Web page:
Wednesday was one of the busiest days I have had in a long time.
Some days are like that. Don't forget there are also days that a person wishes would be over just after it begins. Being busy is far more gratifying than being slothful all day.
Steve and I again hosted the youth group of Network New Ulm. They chose to tour at 9:30 in the morning, which only gave me about an hour to find something to do while waiting for their bus to arrive. I chose to work on a milking unit that wasn't working quite right.
The vacuum wouldn't turn off. So it was constantly making a sucking noise, which in my little world of milking cows causes me a bit of anxiety. Vacuum noises lead to mastitis, which leads to treating a cow, which leads to having to milk that cow into a bucket and that leads to losing money.
I like money too much to lose it.
So the youngsters came and went. They are usually fairly quiet when they tour our farm. I don't know if that's because they are too shy or because they are just too darn cold to want to stick around any longer.
After a sample of string cheese from AMPI, Steve and I jumped into the pick up to head to New Sweden Dairy near St. Peter. We have previously toured the dairy and wanted to see if the operation had improved since that visit.
Boy has it improved; I was totally impressed.
Not only do they operate a great system over there, but a majority of the cows they tend to just happen to be Jersey cows. I was surrounded by those cute, adorable, huggable doe-eyed brown Jersey cows, calves and heifers. It was a Jersey Utopia.
Sure there were also a few Holsteins roaming around, but they do nothing for me.
If you are not familiar with New Sweden Dairy, they have approximately 4,000 cows living at their 80-acre facility. They milk approximately 3,000 of those cows and the remaining 1,000 cows are waiting to have a calf and then move into the milking herd.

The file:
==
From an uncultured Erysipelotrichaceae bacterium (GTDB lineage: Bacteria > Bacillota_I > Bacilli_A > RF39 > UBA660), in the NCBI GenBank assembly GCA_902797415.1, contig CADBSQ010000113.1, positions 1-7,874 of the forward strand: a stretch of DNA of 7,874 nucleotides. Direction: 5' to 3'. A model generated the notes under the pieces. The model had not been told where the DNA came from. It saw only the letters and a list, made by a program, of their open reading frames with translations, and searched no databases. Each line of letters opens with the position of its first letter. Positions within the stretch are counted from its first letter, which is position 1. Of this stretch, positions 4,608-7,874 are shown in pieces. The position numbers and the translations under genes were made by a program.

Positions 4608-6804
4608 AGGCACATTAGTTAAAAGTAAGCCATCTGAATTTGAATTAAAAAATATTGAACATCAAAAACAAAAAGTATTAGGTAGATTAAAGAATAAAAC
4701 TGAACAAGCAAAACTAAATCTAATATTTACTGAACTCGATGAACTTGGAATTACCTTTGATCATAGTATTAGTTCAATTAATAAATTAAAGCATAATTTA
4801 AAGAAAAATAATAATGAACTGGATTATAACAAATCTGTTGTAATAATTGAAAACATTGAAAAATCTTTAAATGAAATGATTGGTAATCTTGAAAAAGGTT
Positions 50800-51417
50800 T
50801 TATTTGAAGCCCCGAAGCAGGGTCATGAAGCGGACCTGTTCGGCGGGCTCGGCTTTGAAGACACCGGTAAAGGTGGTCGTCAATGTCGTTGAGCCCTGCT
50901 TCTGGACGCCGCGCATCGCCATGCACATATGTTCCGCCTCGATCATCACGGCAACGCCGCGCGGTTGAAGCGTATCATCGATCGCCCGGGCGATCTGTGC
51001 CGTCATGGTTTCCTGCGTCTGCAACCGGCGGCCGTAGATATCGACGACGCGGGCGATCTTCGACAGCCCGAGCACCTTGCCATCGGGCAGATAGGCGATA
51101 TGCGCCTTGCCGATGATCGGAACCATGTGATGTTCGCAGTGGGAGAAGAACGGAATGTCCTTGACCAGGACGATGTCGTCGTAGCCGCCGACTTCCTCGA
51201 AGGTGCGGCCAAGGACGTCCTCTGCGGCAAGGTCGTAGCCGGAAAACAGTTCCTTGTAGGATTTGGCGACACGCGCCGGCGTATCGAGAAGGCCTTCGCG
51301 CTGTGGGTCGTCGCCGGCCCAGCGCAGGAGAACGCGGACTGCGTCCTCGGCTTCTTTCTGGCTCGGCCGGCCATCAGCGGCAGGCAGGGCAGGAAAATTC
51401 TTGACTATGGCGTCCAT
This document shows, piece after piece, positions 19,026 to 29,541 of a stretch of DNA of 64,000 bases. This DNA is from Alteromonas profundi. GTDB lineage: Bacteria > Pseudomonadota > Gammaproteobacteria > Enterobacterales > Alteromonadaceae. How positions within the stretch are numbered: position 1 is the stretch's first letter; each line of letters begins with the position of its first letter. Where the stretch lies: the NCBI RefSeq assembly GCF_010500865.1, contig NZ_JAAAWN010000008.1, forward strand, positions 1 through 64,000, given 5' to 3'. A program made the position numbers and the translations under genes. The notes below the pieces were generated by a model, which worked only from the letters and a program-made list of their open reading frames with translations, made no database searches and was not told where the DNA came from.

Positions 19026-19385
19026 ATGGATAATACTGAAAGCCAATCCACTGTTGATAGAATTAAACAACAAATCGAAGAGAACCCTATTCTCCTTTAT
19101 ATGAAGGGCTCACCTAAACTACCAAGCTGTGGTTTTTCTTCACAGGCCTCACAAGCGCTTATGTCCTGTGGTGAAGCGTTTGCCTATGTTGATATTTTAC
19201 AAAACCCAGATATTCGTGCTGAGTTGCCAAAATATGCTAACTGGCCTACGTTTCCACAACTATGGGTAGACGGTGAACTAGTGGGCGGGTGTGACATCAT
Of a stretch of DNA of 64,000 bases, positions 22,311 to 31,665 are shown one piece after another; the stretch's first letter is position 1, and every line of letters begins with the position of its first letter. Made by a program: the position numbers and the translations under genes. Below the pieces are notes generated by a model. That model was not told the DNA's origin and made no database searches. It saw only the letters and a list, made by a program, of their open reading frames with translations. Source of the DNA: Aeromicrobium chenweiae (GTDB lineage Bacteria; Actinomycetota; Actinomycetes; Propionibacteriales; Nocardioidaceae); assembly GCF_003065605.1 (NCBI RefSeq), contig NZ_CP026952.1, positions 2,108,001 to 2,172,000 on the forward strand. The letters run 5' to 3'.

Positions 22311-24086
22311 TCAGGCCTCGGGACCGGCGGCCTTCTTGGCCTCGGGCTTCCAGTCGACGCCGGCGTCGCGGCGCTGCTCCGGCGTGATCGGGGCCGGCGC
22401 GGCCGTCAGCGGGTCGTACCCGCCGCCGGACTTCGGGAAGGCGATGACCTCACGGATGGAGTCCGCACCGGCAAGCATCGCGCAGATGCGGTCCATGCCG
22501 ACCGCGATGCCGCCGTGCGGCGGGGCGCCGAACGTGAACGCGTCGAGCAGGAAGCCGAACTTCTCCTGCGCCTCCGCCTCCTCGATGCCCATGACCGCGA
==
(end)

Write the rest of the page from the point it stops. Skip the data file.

They also have several out buildings that house the baby calves. Oh my gosh, I was in the Jersey Utopia in those buildings. All the calves in the barn we visited were Jersey calves and they were so loveable. I asked permission to pet them, and they obliged. It was so blissful standing in a barn surrounded by Jersey calves.
I tried to get our neighbor, Mike Griebel, to create a diversion so I could grab a couple of calves and stuff them in the back of the pick-up, but he wanted nothing to do with me. In fact, I asked several people to help me with that. They laughed like they actually thought I was joking. Sometimes I am serious.
New Sweden Dairy really has an awesome operation. They produce good quality milk in an extremely efficient way. While we were walking through the barns, several of those great Jersey cows came over to the gates and wanted to be scratched and rubbed.
Of course I obliged.
But the point I wanted to make is that those cows that came over to greet us told me that those cows are treated in a humane, calm manner, otherwise they wouldn't walk up to strangers for a scratch behind their big soft ears.
Unless they could just sense that I was the one that was going to spoil them rotten?
The cows living at New Sweden Dairy are contented. In one 250-cow pen, I saw only two cows walking around; the other 248 were lying down in their stalls, chewing their cud. That's exactly what a cow is supposed to do, rest and make milk. A contented Jersey is a productive Jersey. (OK, that's true for all breeds of dairy cows.)
If you ever have the chance to visit New Sweden Dairy, I strongly advise you accept the opportunity. You will be impressed with the cleanliness, the friendliness of the staff and how the cows are treated.
Now, moving on. I have to make a clarification from last week's column. In that story, I explained how I would only purchase paint from lumber yards. Well, I didn't specifically mean ONLY lumberyards. I would also purchase paint from hardware stores as well. Small-business owners are the ones that are truly going to understand my needs when it comes to painting my walls.
For questions, or comments, e-mail me at email@example.com.